First-rounders are often instant impact players, but franchises are built in the later rounds, a process of stockpiling picks with advanced scouting of prospects that may be undervalued a bit for various reasons.
Here’s a look at the SEC’s best bargains by position after standouts such as Jadeveon Clowney, Johnny Manziel and Greg Robinson are long gone:
Aaron Murray, QB, Georgia; 4th-5th round projection — Likely selected after LSU’s Zach Metternberger and Alabama’s A.J. McCarron, the SEC’s all-time leader in passing yards and touchdown passes is a steal for a team with a late day two selection. He made 52 career starts in a pro-style offense at Georgia often against top-level defensive talent in college football’s toughest conference. Questions linger on whether or not he’ll be the same quarterback after reconstructive knee surgery, but Murray’s a proven winner with no off-the-field issues and a strong delivery.
Rajion Neal, RB, Tennessee; 5th-6th round — Most would expect Auburn’s Tre Mason and LSU’s Jeremy Hill to no longer be available by the end of the third round, leaving Neal as the SEC’s next best ballcarrier. Tennessee’s leading rusher last season wasn’t invited to this year’s combine, but posted a 4.57 40 during his pro day in Knoxville. Soft hands with a wrecking ball body of 6-foot, 225 pounds is a plus for the Fayetteville, Ga. native. Don’t be surprised if a former SEC tailback, Alabama State’s Isaiah Crowell who starred as a freshman at Georgia, is battling for position alongside Neal in the first 200 picks.
Trey Burton, WR/ATH, Florida; 7th round-Undrafted — Reminds me a lot of Green Bay’s Randall Cobb, a former Kentucky playmaker who lined up in a variety of positions for the Wildcats. Burton was one of the Gators’ few reliable options on offense as a senior and packs a punch at 6-foot-2, 220 pounds. He’s a physical wideout, but doesn’t run as well as scouts would like. If he’s drafted, Burton will make an NFL roster and become a factor as a third or fourth option.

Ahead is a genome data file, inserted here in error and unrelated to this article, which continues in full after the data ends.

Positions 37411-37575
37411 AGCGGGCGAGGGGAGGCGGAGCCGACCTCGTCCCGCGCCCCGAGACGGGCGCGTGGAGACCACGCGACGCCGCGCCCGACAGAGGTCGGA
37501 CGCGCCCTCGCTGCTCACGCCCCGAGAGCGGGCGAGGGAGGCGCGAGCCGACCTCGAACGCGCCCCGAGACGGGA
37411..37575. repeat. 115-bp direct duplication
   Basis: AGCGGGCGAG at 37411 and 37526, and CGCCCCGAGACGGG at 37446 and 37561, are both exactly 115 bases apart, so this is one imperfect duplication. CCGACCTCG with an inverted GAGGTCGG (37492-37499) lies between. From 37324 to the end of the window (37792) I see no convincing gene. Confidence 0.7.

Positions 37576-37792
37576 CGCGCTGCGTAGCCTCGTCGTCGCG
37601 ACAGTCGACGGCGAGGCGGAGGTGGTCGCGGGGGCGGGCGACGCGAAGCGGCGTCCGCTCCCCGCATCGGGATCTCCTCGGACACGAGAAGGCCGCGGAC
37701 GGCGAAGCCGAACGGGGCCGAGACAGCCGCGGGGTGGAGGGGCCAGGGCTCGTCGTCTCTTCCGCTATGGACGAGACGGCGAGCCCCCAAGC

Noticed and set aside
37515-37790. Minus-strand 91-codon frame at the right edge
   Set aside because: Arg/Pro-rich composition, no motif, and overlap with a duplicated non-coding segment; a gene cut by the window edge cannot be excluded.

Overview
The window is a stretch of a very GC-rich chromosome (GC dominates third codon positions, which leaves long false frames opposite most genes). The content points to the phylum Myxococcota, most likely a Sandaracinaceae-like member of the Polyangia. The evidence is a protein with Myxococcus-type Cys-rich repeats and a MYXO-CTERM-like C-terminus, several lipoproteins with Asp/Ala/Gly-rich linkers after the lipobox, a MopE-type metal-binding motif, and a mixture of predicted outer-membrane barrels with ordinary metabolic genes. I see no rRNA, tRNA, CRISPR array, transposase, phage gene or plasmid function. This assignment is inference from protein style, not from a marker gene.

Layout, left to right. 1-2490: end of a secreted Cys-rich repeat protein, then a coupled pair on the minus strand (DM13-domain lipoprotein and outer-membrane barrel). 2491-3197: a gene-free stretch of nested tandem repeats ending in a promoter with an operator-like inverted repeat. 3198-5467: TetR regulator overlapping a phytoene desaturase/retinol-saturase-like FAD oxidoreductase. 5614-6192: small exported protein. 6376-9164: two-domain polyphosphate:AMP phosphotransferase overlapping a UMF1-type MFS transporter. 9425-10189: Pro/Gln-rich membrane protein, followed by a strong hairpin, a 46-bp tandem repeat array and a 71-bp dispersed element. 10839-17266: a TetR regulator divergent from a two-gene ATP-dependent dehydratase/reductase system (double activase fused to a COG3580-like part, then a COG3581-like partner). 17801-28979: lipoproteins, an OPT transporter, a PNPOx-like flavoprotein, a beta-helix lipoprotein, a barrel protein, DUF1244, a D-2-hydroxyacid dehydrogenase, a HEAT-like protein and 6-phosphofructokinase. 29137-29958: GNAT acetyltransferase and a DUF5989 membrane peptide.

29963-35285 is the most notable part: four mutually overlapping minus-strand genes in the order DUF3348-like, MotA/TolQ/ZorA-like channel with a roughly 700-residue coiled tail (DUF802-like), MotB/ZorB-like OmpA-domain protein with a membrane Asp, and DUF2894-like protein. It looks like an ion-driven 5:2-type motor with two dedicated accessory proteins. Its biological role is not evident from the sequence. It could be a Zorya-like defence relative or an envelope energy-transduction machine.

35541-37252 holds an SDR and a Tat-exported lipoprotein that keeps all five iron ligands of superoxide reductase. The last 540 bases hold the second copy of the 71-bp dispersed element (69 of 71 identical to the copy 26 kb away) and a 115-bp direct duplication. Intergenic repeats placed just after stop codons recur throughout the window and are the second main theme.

Justin Britt, OL, Mizzou; 5th-6th round — Started all 14 games at left tackle for the SEC East champions last season as one of the Tigers’ most reliable players up front in Mizzou’s spread attack. Has ideal NFL size and quickness for a tackle at 6-foot-6, 325 pounds. Britt cleared up any questions concerning an ACL injury as a junior with last season’s success. He’s a guy who will be drafted on day three with a shot at making a roster on a squad in need of a pass protector.
Ed Stinson, DL, Alabama; 6th-7th round — The All-SEC second-teamer doesn’t have elite speed as a pass rusher off the edge, but Stinson’s capable of developing into a situational player with a high upside. Primarily used in a three-point stance by Kirby Smart during his career, Stinson’s best against the rush as a hybrid defensive tackle. He’s a good investment late with a skill set similar to teammate Jeoffrey Pagan. There’s a chance SEC Defensive Player of the Year Michael Sam is selected on day three as well.
Chris Smith, DE/OLB Arkansas; 3rd round — Most mock drafts have Smith falling to the third round, but Arkansas’ best defensive lineman would be a first-round pick if he was two inches taller. A bit undersized to play defensive end at the next level against mammoth-sized offensive tackles, Smith’s projected as an outside linebacker and run-stopper. Smith’s 8.5 sacks in the SEC West was an impressive number and he was one of the league’s best in pursuit with 11.5 tackles for loss. If he’s selected by a contender with a well-established core of linebackers, expect Pro Bowl-type numbers in a few years. Smith’s the steal of this year’s draft defensively if he’s not taken in the second round.
Louchiez Purifoy, DB, Florida; 4th round — One of three Gator defensive backs expected to be taken in this year’s draft is a step behind Jaylen Watkins and Marcus Roberson due to off-the-field troubles in March with the Gainesville Police Department. The underclassman cornerback has natural ability and could have elevated his stock with a better pro day performance. He’s an inch taller than Mizzou’s E.J. Gaines, a physical corner with a near identical draft grade according to scouts.
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